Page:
Lady Mary Montagu and the Discovery of the Smallpox Vaccine

Though Edward Jenner is credited with developing the first smallpox vaccine, inoculation had long been practiced in other parts of the world.

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Smallpox had for many years been a scourge in the West, sweeping through the densely populated cities of Europe in periodic epidemics, killing as many as 35% of the people it infected and often leaving the survivors scarred for life. From the wealthiest noble to the humblest peasant, residents of London and Paris lived in abject fear of the next wave of infection. There was no known way to prevent the spread of the disease, and no known cure. But while the populace of the West cowered under smallpox’s shadow, they had no idea that the cultures of China, the Middle East, and Africa had known how to prevent the disease for centuries, and that their method would soon be introduced into England by one very brave and determined woman.

Lady Mary Montagu and the First Inoculations

Lady Mary Wortley Montagu, a member of the British nobility and the wife of an ambassador, was living in Turkey while her husband was posted there. She had firsthand experience with the horrors of smallpox—she had contracted the disease in 1715, and though her prognosis had been grim, she had managed to survive. Before her illness, she had been widely lauded as one of the most beautiful women in Britain; afterward, her face was so misshapen and scarred that she always wore a veil in public. Though she no longer had to fear smallpox for herself, she lived in mortal terror of her two children contracting it. So when she heard the Turks had a method for preventing smallpox, she wanted to hear all about it.

The method had been practiced for centuries, though Westerners knew little to nothing of it. It is possible that inoculation against smallpox was known in India as early as 1000 BC, though the first definitive mention of the treatment was made in 1549, by Chinese author Wan Quan. The inoculation (or variolation, as it was called in the early days) worked on a similar principle to modern vaccines—small particles of diseased matter from an infected person, either in the form of pus or powdered scabs, was blown up the inoculee’s nose or inserted through a tiny cut in the skin. The patient would then develop a mild case of smallpox, after which he or she would be forever immune. There was a small chance the inoculation would be fatal, but it was an infinitesimal risk compared to the mortality rate of full-blown smallpox. Lady Mary, hearing of the method described by doctors Emmanuel Timoni and Jacob Pylarini, became determined to introduce the knowledge to England; to show her commitment to the cause, she vowed to have her own children inoculated.

The Smallpox Vaccine Comes to England

The British public were wary when Lady Mary returned home in 1721 and began making her campaign for variolation. Smallpox was horrible and often fatal; why give yourself a dose of it on purpose? But Lady Mary was relentless, and despite widespread condemnation of her and of Dr. Charles Maitland, who she persuaded to perform the inoculations, she gave the treatment to her children (aged 4 and 5), both of whom survived their ordeals with no lingering effects. Soon others were bringing their children to Lady Mary to have them variolated, and though one or two of the inoculated patients did die of smallpox, on the whole the experiment was a rousing success, so much so that the British Royal Family conceded to having their own children inoculated; still leery of the procedure’s safety, however, they insisted that the inoculations first be performed on six prisoners, who would earn a pardon if they survived. All did, and the royal children were variolated.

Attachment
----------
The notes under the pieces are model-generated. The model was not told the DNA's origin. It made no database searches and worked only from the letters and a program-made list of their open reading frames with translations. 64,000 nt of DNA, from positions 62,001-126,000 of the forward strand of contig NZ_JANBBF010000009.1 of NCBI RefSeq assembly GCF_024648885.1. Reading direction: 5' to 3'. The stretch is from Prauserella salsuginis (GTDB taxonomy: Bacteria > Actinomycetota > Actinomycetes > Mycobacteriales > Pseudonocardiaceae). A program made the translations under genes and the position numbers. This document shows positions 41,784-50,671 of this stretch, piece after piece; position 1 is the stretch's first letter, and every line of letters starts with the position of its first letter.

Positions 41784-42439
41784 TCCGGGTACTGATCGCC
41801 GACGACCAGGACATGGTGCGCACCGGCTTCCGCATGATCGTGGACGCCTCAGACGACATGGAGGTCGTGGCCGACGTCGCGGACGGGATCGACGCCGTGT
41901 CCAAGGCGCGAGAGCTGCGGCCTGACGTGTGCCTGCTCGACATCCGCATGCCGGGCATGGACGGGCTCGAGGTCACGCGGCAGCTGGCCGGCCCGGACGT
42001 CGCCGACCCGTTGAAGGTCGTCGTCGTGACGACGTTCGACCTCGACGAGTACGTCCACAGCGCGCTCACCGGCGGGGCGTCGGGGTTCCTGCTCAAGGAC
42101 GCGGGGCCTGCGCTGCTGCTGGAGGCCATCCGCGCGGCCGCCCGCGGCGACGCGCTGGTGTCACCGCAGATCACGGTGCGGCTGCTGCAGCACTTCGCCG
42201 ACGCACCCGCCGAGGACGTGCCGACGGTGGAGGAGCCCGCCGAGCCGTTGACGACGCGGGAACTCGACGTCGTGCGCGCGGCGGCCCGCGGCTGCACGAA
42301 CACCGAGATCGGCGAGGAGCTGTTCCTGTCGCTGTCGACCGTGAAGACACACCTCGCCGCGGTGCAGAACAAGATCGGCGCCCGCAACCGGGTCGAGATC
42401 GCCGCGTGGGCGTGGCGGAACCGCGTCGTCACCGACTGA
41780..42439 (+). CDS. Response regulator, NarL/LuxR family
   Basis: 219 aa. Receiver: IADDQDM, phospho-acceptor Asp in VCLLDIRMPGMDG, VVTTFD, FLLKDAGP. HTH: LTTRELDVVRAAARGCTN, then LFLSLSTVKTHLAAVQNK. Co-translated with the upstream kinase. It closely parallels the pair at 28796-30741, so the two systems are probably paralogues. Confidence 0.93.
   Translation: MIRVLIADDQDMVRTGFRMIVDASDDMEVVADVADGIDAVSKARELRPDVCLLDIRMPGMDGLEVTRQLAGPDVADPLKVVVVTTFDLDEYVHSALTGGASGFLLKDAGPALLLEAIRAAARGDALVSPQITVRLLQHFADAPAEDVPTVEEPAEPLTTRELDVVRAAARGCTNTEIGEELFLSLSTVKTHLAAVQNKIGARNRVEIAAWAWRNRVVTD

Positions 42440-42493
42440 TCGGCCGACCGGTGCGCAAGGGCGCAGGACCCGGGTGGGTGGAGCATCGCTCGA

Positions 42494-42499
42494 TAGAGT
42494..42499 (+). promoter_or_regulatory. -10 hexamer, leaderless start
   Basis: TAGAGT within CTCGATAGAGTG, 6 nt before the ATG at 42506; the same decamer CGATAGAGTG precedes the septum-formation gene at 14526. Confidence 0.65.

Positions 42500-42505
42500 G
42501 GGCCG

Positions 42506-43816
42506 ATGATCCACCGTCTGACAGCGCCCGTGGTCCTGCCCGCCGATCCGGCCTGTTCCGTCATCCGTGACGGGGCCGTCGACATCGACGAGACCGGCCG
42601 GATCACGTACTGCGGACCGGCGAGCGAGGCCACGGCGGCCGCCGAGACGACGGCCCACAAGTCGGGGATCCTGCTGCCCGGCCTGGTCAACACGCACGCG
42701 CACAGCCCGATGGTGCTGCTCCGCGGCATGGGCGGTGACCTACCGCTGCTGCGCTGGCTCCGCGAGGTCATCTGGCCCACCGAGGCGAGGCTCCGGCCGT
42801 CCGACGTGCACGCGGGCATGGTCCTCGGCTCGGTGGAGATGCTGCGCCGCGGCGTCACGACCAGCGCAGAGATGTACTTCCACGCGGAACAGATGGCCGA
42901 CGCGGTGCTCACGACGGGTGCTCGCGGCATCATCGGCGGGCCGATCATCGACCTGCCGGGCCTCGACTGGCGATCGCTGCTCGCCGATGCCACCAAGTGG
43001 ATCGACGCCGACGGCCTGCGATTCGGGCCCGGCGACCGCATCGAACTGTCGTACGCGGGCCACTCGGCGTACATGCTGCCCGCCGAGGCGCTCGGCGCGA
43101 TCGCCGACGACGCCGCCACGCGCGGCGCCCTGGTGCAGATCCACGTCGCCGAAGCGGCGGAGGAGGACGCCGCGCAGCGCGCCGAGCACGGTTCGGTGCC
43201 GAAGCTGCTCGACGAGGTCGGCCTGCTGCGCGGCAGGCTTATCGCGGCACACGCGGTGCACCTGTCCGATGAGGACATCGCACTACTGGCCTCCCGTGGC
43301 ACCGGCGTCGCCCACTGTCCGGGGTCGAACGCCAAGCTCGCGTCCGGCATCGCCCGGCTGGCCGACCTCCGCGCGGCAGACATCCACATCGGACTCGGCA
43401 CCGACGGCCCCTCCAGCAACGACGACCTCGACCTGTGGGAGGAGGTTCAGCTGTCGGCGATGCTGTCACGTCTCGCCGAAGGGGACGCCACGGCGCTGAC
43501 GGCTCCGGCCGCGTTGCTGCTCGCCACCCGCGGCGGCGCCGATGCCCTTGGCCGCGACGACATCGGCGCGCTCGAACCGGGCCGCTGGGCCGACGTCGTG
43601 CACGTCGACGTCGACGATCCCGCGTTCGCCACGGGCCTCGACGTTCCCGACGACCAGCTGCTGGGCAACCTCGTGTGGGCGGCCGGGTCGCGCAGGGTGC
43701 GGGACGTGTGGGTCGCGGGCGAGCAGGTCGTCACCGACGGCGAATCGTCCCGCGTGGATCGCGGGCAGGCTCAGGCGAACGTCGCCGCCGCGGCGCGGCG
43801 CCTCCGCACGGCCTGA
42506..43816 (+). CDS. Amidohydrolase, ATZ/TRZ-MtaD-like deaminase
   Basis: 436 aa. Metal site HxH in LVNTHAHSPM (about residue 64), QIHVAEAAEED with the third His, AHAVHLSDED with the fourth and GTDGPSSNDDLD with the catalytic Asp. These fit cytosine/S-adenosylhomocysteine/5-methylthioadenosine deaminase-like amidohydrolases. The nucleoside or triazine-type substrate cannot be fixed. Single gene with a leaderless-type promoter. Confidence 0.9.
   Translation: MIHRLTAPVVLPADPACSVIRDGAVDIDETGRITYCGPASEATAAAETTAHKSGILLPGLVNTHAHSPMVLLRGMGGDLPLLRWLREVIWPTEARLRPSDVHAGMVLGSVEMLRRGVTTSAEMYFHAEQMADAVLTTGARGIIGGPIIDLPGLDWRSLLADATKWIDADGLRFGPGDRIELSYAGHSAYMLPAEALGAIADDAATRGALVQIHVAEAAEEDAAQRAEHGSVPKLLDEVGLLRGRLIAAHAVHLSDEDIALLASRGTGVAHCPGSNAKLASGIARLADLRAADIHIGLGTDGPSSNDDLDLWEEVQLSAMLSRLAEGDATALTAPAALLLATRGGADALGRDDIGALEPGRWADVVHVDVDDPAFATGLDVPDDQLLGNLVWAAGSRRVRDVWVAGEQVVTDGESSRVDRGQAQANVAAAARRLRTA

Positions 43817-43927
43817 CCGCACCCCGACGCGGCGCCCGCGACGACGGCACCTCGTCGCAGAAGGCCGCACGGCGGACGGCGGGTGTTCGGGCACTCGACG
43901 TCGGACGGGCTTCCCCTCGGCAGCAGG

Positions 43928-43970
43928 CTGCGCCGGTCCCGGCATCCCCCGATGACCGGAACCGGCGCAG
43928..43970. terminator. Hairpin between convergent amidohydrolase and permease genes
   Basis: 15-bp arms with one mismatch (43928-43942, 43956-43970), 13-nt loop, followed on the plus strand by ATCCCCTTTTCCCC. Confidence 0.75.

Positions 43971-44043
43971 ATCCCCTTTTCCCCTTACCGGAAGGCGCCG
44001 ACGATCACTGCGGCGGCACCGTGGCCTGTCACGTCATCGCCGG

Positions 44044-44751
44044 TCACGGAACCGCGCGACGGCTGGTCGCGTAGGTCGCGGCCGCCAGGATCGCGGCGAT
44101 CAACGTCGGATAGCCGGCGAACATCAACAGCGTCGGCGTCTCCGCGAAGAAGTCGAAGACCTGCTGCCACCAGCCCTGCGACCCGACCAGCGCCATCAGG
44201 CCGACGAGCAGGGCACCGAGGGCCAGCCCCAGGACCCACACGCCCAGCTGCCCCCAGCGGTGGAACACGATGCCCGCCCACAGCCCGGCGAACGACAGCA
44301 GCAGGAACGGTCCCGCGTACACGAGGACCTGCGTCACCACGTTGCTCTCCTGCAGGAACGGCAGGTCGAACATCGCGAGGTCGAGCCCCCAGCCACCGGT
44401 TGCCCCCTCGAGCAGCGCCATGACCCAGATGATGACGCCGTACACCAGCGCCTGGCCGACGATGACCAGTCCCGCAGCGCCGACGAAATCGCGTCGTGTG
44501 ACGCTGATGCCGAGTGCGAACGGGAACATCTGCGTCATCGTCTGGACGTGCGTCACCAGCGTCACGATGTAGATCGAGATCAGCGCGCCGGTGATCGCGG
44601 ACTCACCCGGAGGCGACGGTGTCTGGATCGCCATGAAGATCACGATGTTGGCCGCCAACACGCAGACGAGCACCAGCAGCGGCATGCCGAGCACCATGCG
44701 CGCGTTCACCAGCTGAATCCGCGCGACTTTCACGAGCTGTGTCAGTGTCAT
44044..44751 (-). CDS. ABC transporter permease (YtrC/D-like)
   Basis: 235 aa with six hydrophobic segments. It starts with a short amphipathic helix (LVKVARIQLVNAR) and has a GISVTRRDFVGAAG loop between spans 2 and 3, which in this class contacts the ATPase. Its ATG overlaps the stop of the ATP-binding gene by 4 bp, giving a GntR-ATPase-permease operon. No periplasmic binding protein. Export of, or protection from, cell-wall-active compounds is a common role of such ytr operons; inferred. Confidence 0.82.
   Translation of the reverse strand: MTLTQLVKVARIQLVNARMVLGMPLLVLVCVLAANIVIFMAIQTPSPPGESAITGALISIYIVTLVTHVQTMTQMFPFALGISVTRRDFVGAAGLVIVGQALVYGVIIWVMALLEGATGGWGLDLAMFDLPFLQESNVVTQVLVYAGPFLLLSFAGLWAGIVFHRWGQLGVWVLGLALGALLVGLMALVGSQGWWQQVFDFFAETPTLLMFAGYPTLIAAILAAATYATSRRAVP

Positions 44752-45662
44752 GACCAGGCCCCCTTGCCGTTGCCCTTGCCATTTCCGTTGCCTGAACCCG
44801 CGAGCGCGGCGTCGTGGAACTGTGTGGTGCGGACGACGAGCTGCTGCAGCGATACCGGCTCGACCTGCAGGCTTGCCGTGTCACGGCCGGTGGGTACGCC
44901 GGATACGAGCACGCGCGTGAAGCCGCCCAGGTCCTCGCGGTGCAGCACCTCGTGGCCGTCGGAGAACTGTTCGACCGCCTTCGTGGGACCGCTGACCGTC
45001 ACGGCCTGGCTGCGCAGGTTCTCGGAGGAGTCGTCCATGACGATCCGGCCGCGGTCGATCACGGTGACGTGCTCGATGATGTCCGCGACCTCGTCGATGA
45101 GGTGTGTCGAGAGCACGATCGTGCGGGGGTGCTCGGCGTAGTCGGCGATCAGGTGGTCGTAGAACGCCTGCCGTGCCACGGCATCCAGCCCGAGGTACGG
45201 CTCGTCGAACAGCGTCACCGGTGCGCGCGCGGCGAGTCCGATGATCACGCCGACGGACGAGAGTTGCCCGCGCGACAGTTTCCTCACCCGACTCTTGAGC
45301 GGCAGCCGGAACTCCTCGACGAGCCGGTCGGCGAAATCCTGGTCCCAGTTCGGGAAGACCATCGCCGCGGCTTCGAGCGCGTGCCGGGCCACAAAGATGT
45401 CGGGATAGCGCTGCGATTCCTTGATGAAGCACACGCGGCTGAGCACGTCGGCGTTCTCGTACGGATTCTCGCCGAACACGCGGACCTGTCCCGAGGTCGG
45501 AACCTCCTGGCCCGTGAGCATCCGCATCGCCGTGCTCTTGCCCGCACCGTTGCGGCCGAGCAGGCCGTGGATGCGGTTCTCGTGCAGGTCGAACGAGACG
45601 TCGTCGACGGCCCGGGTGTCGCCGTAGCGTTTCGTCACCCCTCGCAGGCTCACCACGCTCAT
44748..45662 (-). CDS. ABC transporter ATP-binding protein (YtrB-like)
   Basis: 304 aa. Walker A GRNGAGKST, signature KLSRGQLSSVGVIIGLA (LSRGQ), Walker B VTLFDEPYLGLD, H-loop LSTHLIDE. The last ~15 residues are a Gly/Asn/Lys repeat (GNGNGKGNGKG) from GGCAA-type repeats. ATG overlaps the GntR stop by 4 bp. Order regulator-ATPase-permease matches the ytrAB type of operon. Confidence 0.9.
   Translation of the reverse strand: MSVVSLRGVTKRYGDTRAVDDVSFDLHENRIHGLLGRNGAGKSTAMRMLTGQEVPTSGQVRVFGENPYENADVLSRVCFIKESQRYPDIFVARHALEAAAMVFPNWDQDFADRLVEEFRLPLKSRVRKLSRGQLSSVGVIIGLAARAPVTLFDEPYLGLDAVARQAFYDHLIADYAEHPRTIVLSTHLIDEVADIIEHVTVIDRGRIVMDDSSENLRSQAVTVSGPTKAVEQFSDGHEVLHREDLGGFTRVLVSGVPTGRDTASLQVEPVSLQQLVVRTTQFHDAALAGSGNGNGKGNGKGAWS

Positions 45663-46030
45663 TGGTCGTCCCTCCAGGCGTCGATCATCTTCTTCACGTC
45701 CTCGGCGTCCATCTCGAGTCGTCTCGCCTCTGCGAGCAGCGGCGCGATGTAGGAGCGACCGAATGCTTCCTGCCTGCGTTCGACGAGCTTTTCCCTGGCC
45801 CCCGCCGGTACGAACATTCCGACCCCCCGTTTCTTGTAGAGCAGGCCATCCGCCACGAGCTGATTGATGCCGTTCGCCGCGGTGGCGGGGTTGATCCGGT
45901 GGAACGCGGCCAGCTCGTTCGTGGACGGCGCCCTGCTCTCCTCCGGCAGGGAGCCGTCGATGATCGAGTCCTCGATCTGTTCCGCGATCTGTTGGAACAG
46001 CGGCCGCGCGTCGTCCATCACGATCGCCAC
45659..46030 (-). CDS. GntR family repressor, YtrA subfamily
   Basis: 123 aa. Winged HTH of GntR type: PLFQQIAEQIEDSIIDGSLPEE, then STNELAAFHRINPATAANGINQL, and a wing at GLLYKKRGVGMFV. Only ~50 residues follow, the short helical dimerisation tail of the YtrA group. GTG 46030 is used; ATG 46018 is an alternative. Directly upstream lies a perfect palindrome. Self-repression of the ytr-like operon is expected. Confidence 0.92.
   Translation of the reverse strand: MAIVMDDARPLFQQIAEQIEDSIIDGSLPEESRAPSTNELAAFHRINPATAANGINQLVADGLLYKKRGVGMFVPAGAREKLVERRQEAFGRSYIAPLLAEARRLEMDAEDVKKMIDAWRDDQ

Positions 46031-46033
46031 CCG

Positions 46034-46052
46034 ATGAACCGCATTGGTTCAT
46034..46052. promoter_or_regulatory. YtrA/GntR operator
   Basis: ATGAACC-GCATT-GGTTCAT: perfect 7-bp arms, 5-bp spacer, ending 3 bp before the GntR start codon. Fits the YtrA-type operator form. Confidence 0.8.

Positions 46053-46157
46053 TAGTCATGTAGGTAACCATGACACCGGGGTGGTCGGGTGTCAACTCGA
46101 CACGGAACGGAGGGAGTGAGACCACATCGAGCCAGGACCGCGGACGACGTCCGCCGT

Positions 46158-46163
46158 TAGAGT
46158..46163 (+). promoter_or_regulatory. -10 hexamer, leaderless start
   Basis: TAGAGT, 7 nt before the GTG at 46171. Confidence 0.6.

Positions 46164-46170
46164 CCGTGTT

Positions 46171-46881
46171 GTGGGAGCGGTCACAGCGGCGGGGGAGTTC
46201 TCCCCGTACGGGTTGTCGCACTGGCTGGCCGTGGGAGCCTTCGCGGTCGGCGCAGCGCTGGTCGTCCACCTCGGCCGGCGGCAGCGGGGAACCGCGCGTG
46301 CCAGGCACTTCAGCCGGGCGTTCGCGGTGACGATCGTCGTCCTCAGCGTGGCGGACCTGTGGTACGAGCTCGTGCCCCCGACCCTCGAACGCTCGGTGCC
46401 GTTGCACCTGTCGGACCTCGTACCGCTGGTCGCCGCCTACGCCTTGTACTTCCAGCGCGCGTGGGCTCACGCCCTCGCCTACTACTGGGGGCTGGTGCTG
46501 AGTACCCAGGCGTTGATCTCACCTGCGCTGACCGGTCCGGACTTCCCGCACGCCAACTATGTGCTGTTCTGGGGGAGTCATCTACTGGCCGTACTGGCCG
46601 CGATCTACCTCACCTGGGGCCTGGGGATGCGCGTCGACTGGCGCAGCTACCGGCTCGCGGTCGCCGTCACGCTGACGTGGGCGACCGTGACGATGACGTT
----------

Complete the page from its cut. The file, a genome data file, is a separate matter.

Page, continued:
Cotton Mather and the American Inoculations

During this time, Lady Mary Montagu had also been corresponding with American minister Cotton Mather, who had noticed that his family’s African slaves seemed immune to smallpox. When Mather asked one of the slaves, Onesimus, about this, the man answered that a similar method of variolation as that practiced in Asia and the Middle East was also common in Africa. Mather convinced Dr. Zabdiel Boylston to inoculate Boylston’s son and two slaves, all of whom recovered, and was instrumental in sowing acceptance for the vaccine in the young United States.

Dr.Edward Jenner Vaccinating Young Boy

Edward Jenner and the Modern Vaccine

Early studies of the use of the cowpox virus to prevent smallpox had been done in 1727 and 1766, but it is British physician Edward Jenner who is generally credited with developing the first smallpox vaccine; the word vaccine was taken from the Latin “vaca,” for cow. The cowpox virus is similar to smallpox, and so conveys immunity to the more deadly disease, but is mainly prevalent in cows and not fatal to humans, making the vaccine much safer. Jenner experimented with his cowpox vaccine in 1796, and presented his findings to the Royal Society, after which he went on to experiment on 23 other people. The vaccine was hugely successful, bringing the death rate from smallpox down to essentially zero.